The traditional approach here has been for lecturers to give one two hour lecture for each class. At the end of the semester there was one test worth 100% of the grade. History is unusual in having more reading. But, I think there are classes here where the average reading is considerably below 40 pages a week. 

    My current strategy has been to assign relatively a lot of reading, usually one or two narrative histories written for popular or undergraduate audiences. In total about 700-1000 pages for a 13 week semester of which ten will be lectures. I have then sought to craft mid term and final questions that deal with long term historical changes and hence require having read more than just a single chapter of the reading to answer. This has gotten lots of complaints and lots of people answering the questions they wished I had asked rather than ones I actually did ask.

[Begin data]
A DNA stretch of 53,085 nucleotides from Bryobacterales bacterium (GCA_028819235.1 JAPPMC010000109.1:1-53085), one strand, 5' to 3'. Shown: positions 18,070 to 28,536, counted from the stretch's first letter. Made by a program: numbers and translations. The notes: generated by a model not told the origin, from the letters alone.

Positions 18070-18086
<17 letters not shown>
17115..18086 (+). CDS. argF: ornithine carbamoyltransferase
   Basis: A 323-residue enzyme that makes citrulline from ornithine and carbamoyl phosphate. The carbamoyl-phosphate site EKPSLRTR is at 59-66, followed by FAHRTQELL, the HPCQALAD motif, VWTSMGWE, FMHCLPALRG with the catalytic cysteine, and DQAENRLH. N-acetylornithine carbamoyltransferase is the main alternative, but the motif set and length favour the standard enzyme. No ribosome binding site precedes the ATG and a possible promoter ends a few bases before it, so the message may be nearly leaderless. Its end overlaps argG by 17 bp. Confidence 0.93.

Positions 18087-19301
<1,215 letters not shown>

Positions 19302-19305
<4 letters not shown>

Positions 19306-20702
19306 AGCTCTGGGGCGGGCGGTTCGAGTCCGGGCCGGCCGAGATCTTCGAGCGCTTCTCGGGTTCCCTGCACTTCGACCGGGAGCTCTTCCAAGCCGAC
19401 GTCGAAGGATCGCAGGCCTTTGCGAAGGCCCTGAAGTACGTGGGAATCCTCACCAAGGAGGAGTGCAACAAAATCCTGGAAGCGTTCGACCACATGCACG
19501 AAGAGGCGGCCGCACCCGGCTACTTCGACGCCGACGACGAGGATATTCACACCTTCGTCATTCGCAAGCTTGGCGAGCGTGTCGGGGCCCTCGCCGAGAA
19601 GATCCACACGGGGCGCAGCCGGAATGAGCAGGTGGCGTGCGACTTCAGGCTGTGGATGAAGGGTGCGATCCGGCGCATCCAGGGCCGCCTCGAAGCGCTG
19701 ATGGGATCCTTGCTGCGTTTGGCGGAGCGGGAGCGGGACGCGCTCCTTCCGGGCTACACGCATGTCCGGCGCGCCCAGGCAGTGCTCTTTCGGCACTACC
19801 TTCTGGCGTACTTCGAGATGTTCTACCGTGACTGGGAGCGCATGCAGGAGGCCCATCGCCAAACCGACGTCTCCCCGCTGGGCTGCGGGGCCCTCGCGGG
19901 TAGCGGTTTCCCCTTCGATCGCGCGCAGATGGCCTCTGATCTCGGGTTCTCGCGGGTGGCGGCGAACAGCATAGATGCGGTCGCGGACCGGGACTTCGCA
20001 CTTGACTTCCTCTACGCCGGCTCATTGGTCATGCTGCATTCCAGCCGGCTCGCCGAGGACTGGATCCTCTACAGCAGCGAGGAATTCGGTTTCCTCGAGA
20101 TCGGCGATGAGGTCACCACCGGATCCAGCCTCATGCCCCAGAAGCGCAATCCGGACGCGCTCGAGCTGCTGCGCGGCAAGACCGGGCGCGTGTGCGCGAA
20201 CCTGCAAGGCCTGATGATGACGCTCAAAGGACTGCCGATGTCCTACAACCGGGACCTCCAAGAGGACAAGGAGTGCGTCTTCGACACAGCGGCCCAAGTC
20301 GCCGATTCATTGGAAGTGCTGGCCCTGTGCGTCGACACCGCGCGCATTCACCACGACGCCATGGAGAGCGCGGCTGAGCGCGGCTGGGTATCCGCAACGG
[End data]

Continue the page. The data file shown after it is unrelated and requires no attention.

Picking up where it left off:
• j.ottopohl - 2012-04-29

    Where do you teach? Getting undergraduates in Ghana to read 600 pages in a week would be impossible. I have trouble getting upperclassmen to read 75 to 100 pages a week. I am only partially succeed ultimately by stressing that the material is indeed necessary to master to do well on the exams and get a good grade. Most courses here do not have 600 pages of reading for an entire semester. 

  • j.ottopohl - 2012-04-29

    Oops I mangled that passage. The third sentence should read, “I am only able to partially succeed ultimately by stressing the material is indeed necessary to master to do well on the exams and get a good grade.”

  • j.ottopohl - 2012-04-29

    This has been suggested to me, but not as a means to get the students to do the reading. But, rather to get them to show up to lectures. I may implement it next semester. I am not sure how effective it is in getting them to do the actual reading. Many of the answers I have seen given to quizzes given by other lecturers demonstrate little to no reading.

  • j.ottopohl - 2012-04-29

    Well I am not sure how to get away from lectures since that is all anybody has done here since 1948 and what the students expect. I would love to have seminar discussions, but with 115 students in class I am not sure how to do it. As far as reading, my syllabi are all on my blog. But, students seem to judge material on the basis of length and whether it spoon feeds them the direct answers to the exam questions not on whether it is engaging or relevant.